From 0 to 96 kph

Meanwhile, Canadian marketers have observed the email marketing successes of their fellow associates in the US and they are ready to get started. Data from The Digital North report supports this too, stating that 71% of Canadians check email when they wake up in the morning and 54% have a smartphone.

Instead of starting at a crawl stage, I believe these marketers will skip putting their toe in the water and jump right into the walk or run phase. Imagine going from not having a welcome email trigger at all to launching a three-part welcome series with dynamic content designed and built to be responsive; or from not having an email sign up on the site at all, to having an optimized email gate that also collects a mobile phone number and triggers a text message that begins a conversation to collect additional subscriber preferences. That’s the leap that Canadian marketers are ready to make.

 

Relevancy

There are brands and marketers in Canada that have prioritized digital marketing and are rapidly innovating. This includes Kevin Murphy from Beyond the Rack (a flash sale site) and Mark Daprato from Shop.ca, who were part of a panel during the conference moderated by Mitch Joel. When asked what their top tactical priorities are in the near-term, Murphy cited 1) mobile push, 2) responsive design for email and 3) personalization. Daprato stated the focus is engagement because email is their best converting channel, on par with paid search.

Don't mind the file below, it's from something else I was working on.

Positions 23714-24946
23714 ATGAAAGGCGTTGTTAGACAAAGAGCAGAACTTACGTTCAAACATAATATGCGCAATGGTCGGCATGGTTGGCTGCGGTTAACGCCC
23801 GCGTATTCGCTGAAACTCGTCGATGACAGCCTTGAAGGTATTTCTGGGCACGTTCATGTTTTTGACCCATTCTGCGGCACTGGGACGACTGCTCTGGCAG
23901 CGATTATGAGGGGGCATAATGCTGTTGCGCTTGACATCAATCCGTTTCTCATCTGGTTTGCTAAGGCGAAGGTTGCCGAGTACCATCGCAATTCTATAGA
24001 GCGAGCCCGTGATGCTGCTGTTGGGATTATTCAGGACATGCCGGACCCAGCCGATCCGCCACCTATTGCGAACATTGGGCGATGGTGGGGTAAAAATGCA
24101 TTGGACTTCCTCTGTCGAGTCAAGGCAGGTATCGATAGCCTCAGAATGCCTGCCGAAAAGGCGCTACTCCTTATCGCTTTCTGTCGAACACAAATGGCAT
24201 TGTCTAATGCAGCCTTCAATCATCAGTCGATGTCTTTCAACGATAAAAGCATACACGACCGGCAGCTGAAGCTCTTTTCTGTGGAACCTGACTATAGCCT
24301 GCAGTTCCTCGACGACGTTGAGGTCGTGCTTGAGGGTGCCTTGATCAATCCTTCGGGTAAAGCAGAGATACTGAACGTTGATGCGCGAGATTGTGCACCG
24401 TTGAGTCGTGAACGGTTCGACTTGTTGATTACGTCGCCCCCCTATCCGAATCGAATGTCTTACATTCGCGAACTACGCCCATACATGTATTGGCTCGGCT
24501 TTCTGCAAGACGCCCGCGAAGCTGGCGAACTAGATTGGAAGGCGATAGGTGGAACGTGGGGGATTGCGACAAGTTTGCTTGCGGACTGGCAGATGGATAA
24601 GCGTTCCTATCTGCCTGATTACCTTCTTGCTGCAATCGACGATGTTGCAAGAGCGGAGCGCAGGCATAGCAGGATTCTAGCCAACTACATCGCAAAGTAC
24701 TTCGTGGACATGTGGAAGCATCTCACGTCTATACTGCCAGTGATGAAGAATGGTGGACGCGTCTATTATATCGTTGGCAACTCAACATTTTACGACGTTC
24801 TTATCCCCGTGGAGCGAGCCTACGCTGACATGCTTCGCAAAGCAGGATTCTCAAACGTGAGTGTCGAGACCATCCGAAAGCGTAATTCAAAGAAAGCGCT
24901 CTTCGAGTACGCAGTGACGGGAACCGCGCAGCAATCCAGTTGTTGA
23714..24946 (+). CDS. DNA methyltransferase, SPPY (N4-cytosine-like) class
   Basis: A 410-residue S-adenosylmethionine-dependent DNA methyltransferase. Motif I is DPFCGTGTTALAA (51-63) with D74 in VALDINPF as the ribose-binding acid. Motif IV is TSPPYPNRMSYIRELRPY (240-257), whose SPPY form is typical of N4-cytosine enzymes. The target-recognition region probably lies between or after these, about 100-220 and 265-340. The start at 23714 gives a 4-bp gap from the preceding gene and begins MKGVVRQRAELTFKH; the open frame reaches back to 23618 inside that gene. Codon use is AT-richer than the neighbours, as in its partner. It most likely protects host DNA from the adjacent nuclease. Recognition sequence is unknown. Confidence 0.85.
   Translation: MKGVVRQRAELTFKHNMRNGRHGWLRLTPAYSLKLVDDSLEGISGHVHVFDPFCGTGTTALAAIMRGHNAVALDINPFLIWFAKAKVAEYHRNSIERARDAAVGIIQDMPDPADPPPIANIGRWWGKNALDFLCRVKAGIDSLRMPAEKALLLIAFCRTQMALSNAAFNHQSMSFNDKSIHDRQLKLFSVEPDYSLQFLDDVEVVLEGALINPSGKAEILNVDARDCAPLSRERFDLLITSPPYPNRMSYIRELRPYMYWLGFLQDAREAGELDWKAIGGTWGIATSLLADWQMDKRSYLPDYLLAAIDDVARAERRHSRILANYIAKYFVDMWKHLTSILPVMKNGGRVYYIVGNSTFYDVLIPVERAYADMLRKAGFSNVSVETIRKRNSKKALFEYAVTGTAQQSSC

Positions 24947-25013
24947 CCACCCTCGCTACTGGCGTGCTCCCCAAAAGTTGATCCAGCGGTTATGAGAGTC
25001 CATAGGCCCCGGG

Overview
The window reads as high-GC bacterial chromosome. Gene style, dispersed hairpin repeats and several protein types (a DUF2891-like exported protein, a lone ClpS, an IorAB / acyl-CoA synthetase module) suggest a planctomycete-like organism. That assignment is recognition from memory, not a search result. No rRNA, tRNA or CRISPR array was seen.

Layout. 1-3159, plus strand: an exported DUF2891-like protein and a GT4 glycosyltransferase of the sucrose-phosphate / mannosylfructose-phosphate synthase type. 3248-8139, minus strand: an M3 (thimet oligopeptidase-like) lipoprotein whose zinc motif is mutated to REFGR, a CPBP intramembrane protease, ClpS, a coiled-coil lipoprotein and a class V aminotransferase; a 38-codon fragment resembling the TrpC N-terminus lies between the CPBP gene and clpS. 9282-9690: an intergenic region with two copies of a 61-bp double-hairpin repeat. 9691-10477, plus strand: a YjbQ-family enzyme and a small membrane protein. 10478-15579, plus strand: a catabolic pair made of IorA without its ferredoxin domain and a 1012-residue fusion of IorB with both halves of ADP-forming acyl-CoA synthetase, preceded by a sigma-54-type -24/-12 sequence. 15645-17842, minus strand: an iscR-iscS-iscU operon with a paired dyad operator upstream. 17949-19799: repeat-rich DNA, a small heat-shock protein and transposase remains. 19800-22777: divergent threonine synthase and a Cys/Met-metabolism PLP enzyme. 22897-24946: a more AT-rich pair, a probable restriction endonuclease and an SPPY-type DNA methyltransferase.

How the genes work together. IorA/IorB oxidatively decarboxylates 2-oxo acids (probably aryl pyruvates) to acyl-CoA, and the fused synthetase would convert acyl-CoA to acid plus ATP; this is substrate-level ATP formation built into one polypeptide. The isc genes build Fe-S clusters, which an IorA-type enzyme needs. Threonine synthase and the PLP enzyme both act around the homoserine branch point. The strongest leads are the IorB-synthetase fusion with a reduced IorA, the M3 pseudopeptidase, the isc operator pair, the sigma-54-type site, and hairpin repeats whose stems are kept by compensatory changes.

Both agreed that companies need to break down the silos to reach the 1-1 communication necessary for the relevancy that subscribers (especially Canadians) demand. Given the high volume of campaigns from Beyond the Rack, Murphy said relevance is the key indicator, whether that is timing, the message, content or personalization. Daprato spoke about Shop.ca’s integrated social loyalty network and email program, whereby subscribers are rewarded for sharing emails with their friends. But both gentlemen agreed that it has been difficult to identify the most relevant way to tie in the social conversation with email marketing. A local agency agreed, noting that the email team and social team are frequently two different teams, often in two different locations, within an organization. I don’t think this is characteristic limited to Canada, however, we see this at our clients in the U.S. as well.

 

Mobile is the Center of the Universe